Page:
Book #2 was The Splendor of Silence, by Indu Sundaresan. I enjoyed the portrayal of India in the 40s, in the last days of the Raj.
Book #3 was His Majesty's Dragon. I bought this for my classroom based on a review I read, but I don't think it is going to hold the interest of most of my students. It moves a little too slowly for them, and the vocabulary is too challenging for most in my opinion. However, I enjoyed it myself. It's a bit difficult to classify - sort of an alternative history, except that it's fantasy. Perhaps one of the jacket blurbs (quoted from Time magazine) says it best: "Enthralling reading - like Jane Austen playing Dungeons & Dragons with Eragon's Christopher Paolini." Set in the Napoleonic Wars, the series imagines an Aerial Corps which consists of valiant aviators flying dragons. Ultimately, though, I found it a bit difficult to suspend disbelief. Not about the dragons - that part I accepted willingly and with great delight. No, I just couldn't swallow that the mores among the aviators are so - well, 21st century. Laurence, coming in from outside, fights against his shock - but he isn't shocked enough. Yes, this is the period of Jane Austen, and judging by the things her characters get het up about, Laurence would not adjust so easily. That said, I will probably read the rest of the series if I get the chance. The book is great fun and I am probably being ridiculous to ask for social verisimilitude in a dragon book anyway.
Book #4 was a wonderful book called Fieldwork, by Mischa Berlinski. To make reference once again to a blurb on the book: "A reader doesn't have to have any interest in Christian missionary work, anthropology, or the hill tribes of Thailand to be riveted," says The Christian Science Monitor. As it happens I'm intensely interested in the first two, and it didn't take a big stretch to become interested in the third. Mischa Berlinski is in Thailand because his girlfriend is teaching at an international school. He finds out about a mysterious story - an anthropologist shot a missionary. Soon he is enthralled and must find out more and more. The reader quickly feels the same way. I loved the sardonic, yet sympathetic portrayals of all the different kinds of characters. Some examples:
Gunther the yoga teacher knew all about the Walkers: he, too, had heard stories...."I haff never met them," Gunther said. "But I hear so many things. I do not like this kind of Christian who liff in a big house with so many servants, and then tell the people how they must liff. Is that for you to be a Christian?" Gunther looked at me severely. I shook my head. Gunther himself lived in a big house with many servants and told many people how they must live, but it did not seem the right moment to mention that.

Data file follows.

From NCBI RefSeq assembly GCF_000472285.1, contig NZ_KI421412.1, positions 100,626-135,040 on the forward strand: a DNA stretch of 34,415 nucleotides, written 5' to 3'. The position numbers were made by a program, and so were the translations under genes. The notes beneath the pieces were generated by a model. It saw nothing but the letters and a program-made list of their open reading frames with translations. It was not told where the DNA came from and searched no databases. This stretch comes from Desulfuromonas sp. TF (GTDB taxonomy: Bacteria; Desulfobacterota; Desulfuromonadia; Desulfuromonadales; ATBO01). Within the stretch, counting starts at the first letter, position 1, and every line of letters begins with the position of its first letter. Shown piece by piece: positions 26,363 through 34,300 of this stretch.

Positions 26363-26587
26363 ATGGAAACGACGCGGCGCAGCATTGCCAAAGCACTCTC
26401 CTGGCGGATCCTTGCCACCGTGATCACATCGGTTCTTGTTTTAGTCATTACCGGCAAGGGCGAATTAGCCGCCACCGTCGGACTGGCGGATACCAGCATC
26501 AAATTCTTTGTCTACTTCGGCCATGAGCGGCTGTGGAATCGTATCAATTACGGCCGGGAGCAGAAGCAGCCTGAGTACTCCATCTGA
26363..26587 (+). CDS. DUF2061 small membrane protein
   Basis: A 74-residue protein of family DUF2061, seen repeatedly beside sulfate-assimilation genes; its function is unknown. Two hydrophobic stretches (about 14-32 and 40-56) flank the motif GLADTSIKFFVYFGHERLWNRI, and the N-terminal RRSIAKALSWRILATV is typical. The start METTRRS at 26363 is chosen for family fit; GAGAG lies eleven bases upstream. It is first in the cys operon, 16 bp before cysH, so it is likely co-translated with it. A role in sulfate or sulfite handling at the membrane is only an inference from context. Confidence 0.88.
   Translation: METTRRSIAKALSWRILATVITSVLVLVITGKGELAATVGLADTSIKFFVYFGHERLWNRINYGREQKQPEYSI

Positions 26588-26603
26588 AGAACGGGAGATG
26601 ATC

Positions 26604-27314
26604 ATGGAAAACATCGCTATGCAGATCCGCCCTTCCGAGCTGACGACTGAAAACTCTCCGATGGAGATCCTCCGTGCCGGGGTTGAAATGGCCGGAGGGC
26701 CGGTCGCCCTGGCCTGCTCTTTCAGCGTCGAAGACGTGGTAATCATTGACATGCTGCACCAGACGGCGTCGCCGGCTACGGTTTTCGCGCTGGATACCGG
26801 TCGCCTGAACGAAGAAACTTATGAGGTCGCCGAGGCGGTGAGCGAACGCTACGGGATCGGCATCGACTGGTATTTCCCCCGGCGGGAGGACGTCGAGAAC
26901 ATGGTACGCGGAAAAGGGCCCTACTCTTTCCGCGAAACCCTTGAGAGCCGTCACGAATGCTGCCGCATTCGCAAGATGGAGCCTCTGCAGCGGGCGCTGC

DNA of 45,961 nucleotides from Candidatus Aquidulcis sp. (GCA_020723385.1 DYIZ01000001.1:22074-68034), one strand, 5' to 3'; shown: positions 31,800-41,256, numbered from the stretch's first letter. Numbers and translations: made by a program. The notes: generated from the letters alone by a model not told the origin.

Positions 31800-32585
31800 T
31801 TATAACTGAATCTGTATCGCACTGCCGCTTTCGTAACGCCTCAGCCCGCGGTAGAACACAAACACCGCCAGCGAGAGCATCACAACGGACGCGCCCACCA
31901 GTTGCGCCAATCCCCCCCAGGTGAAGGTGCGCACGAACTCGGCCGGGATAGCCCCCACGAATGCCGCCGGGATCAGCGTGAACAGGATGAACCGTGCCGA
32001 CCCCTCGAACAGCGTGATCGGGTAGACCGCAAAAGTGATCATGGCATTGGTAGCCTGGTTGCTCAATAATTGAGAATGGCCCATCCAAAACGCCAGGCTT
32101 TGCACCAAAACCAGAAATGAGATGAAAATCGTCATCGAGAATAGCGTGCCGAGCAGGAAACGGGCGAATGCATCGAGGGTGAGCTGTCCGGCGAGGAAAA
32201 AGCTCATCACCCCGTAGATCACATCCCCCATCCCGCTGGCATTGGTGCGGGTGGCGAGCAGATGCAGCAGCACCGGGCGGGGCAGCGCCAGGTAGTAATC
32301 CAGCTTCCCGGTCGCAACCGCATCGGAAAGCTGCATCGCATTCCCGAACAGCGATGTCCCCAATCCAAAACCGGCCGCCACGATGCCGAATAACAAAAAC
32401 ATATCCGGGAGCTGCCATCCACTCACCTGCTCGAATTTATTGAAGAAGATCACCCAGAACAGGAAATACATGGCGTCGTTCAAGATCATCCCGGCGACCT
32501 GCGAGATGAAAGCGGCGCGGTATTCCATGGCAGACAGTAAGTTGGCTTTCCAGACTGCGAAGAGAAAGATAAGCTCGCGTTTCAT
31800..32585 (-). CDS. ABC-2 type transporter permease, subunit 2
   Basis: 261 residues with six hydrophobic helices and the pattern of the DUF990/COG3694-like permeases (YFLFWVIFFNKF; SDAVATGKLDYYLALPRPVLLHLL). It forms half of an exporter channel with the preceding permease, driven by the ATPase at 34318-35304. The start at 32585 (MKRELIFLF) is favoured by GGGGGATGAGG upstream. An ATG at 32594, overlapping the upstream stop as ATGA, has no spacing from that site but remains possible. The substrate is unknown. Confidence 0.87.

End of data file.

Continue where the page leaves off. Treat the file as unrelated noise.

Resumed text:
Tom Riley knew the Walker story well, having passed many long evenings in the company of one or another of the Walkers as they went from lonely Dyalo village to lonely Dyalo village, preaching - and in preaching, like war, you get to know folks.
...the fourth-grade teacher at Rachel's school, a quiet Burmese woman...broke her wrist in a tuk-tuk accident. Mr. Tim...asked me to take over her class while she convalesced, and for a week I taught school, an experience so exhausting that I didn't think once of anthropologists or missionaries, just savages.
...she induced in Martiya [the anthropologist] a considerable sense of First World guilt and discomfort. (This discomfort was intensified by Lai-Ma's habit of taking Martiya aside and saying, "Oh, I am tired! How my bones ache! How I wish I were rich like you and could do nothing all day!") Hauling just one plastic petrol-jerry of water up the hill was enough to exhaust Matiya, but Lai-Ma would inevitably carry two, one in each hand, and on her back in a plaited basket, a dozen hollow bamboo tubes each overflowing with water, the whole heavy load held in place with a tumpline across her forehead....Matiya felt like a freeloader every time she saw her in the course of the day.
While this is an intelligent book and was a finalist for the National Book Award, it's also a great story (unlike another book I abandoned halfway through this week because in spite of all the rapturous comments on the back, there just didn't seem to be much of a plot). It is surprising, and funny, and heartbreaking. I recommend it highly - it's certainly the best book I've read so far this year!